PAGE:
Mahmoud, Spalding live big, Louisville routs Siena

The light switch may have finally been flipped for Anas Mahmoud in an 86-60 win for the University of Louisville over Siena College before a crowd of 17,215 at the KFC Yum! Center. 

Whether the switch remains in the on position depends on whether he continues to be an active participant  or is only passively involved. One can hope that he stays as engaged as he was during the second half. Apparently something he heard at halftime got him going.

Ray Spalding and Jordan Nwora battle for a rebound,with Spalding prevailing this night (Cindy Rice Shelton photo).

The 7-foot senior center went from a decent first half to a dominant second half, stuffing the stat sheet — dunking on Siena over and over in final 20 minutes — on his way to a near triple double, with 17 points, 13 rebounds and nine blocked shots.

Mahmoud has shown brief glimpses of potential during the past three seasons but nothing resembling his latest showing, energy that was lacking from him in the team’s two losses. Not like overwhelming Siena is anything to write home about, but at least it’s a start. 

“Ray (Spalding) and I need to make things happen under the basket to take some of the pressure off the guards,” he said after the game. Indeed.  He also could added something about the intensity level he brought to the game in that second half.

Spalding, meanwhile, was scoring 10 points, grabbing 10 rebounds, blocking four shots, and making four steals. Spalding and Mahmoud had managed only two points and nine rebounds in Sunday’s two-point loss to Seton Hall.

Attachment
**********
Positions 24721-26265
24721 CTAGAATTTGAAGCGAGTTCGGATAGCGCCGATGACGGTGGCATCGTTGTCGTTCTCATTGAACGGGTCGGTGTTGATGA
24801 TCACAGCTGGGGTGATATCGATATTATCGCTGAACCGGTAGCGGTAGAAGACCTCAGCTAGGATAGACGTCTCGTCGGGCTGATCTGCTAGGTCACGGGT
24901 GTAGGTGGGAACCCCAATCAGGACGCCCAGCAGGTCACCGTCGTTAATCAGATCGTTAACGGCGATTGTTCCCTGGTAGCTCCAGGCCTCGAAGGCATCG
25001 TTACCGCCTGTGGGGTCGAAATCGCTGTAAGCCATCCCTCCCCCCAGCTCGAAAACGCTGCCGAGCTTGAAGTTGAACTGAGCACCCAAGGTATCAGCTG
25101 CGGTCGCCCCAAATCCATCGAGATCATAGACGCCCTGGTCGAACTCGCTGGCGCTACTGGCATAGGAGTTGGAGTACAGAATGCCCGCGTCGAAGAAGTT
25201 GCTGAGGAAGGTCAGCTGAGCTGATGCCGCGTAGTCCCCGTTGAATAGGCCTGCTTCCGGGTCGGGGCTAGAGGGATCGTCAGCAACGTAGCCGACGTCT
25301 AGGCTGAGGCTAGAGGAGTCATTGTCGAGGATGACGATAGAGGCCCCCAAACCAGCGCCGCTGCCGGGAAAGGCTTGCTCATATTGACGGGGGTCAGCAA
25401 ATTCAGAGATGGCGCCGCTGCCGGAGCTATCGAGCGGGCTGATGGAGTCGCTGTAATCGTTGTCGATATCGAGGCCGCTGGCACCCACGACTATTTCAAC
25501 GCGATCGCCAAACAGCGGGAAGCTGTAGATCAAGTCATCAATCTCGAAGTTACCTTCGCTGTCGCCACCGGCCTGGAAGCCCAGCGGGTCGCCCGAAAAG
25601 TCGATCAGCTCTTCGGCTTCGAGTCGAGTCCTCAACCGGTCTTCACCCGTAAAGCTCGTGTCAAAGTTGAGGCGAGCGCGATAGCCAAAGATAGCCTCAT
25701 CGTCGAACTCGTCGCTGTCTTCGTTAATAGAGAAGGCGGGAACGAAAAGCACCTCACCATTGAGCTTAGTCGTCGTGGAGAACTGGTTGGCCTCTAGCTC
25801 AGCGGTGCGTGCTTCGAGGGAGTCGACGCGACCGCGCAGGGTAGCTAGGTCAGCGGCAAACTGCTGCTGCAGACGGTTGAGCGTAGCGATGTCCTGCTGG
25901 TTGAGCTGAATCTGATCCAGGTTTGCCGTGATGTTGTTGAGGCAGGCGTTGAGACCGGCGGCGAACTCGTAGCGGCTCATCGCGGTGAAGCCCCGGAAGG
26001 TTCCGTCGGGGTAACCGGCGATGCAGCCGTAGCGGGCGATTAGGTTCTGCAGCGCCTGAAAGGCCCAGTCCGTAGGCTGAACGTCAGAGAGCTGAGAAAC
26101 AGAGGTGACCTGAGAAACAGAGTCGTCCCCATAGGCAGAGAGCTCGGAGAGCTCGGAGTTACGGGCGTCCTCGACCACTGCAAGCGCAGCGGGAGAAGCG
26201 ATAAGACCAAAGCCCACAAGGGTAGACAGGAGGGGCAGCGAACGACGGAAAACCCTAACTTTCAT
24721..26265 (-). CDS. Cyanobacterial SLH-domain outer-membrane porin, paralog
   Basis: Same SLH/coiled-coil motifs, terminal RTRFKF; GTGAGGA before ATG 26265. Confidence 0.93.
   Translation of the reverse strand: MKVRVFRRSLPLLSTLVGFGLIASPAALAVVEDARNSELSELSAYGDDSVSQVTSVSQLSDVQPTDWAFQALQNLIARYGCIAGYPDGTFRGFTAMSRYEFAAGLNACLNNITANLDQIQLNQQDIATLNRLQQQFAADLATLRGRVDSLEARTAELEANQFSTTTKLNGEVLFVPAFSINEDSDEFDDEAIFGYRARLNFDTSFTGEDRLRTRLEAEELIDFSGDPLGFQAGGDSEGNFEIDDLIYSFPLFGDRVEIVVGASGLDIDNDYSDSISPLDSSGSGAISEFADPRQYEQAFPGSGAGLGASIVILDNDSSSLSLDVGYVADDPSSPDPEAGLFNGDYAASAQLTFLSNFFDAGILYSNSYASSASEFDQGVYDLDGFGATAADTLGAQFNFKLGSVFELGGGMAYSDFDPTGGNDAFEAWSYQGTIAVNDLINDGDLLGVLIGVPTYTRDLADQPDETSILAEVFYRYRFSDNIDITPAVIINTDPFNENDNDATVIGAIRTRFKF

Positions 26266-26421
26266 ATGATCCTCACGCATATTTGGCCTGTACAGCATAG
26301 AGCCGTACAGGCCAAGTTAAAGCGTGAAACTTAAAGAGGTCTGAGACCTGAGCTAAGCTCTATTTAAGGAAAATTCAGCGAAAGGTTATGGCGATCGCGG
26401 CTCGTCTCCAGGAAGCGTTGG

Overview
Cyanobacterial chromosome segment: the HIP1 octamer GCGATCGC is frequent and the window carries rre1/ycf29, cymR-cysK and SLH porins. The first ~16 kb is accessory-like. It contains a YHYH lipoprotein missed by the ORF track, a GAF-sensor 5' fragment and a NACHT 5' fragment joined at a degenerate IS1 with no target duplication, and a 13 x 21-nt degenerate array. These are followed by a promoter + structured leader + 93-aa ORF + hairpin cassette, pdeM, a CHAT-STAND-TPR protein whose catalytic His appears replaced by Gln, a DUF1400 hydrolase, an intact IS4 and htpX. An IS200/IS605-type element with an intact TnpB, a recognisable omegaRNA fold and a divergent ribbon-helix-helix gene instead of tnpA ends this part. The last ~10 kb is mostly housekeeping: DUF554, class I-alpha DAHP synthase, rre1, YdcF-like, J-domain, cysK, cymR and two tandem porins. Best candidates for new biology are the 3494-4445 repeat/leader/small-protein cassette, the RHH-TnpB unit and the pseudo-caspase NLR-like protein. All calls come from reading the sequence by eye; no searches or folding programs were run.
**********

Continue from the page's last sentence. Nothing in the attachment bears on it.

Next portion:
So Mahmoud and Spalding came out of their shells, at least temporarily, confirming that they may have the ability to live up to their potential. Nothing to get overly excited about, not until they live up to the talk, the promise, and prove they can do it and do it consistently again better competition.

An indication of whether the switch has really flipped for these guys will come soon enough, with UofL entertaining Indiana at 2 p.m. Saturday afternoon.

Pitino On Siena (scary team)

Mixed feelings watching the Ohio State-Siena matchup in the first round. Ohio State huge and plodding. Siena quick as lightning, slippery, quick hands, great shooters, rebounders. Siena spotted the Buckeyes 11 points, then went to work, the  win for Siena all but inevitable, even though two overtimes were required. Based on their treatment of Ohio State, Siena commands a great deal of respect. Rick Pitino is fully aware, having scouted the Saints.

Per the Schnectady N. Y. Daily Gazette:

Pitino and his staff have scouted Siena this week because they might see them in the second round on Sunday. He said he’s been impressed with the way the Saints program has evolved since Fran McCaffery became the head coach four years ago.

“I think Siena is sort of like Gonzaga, Xavier. They’re trying to go from a mid-major perception to someone, every year, who goes to the NCAA and not only belongs, but can win. And Siena certainly has the talent to do that, and they’ve done a fabulous job there. They have something that Xavier and Gonzaga have, a tremendous following at home, great facilities, terrific campus, so they have everything to stay at the level and not take a step back.

“I don’t think Siena’s a mid-major, I don’t think Xavier’s a mid-major or Gonzaga, they have major college talent, talent that could play at Louisville, an SEC school, Big East schools. I think they’ve arrived at that point. Same thing with Xavier. Half of their [Xavier’s] roster, we recruited. Siena’s up to that task right now, and you have to give them a lot of credit for doing it at a consistent basis.”

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Political Favorite — Senator Mitch McConnell, the University of Louisville’s No. 1 fan in Washington, D.C. is keeping close tabs on the Cards during the NCAA Tournament.  A former Card Game Fan of the Week, the Senator talks about his love for U of L in a feature over on USNews.com.

The current Senate Minority Leader and the former Jefferson County Judge Executive, attends U of L basketball games as often as his schedule permits. He rarely misses a home football game.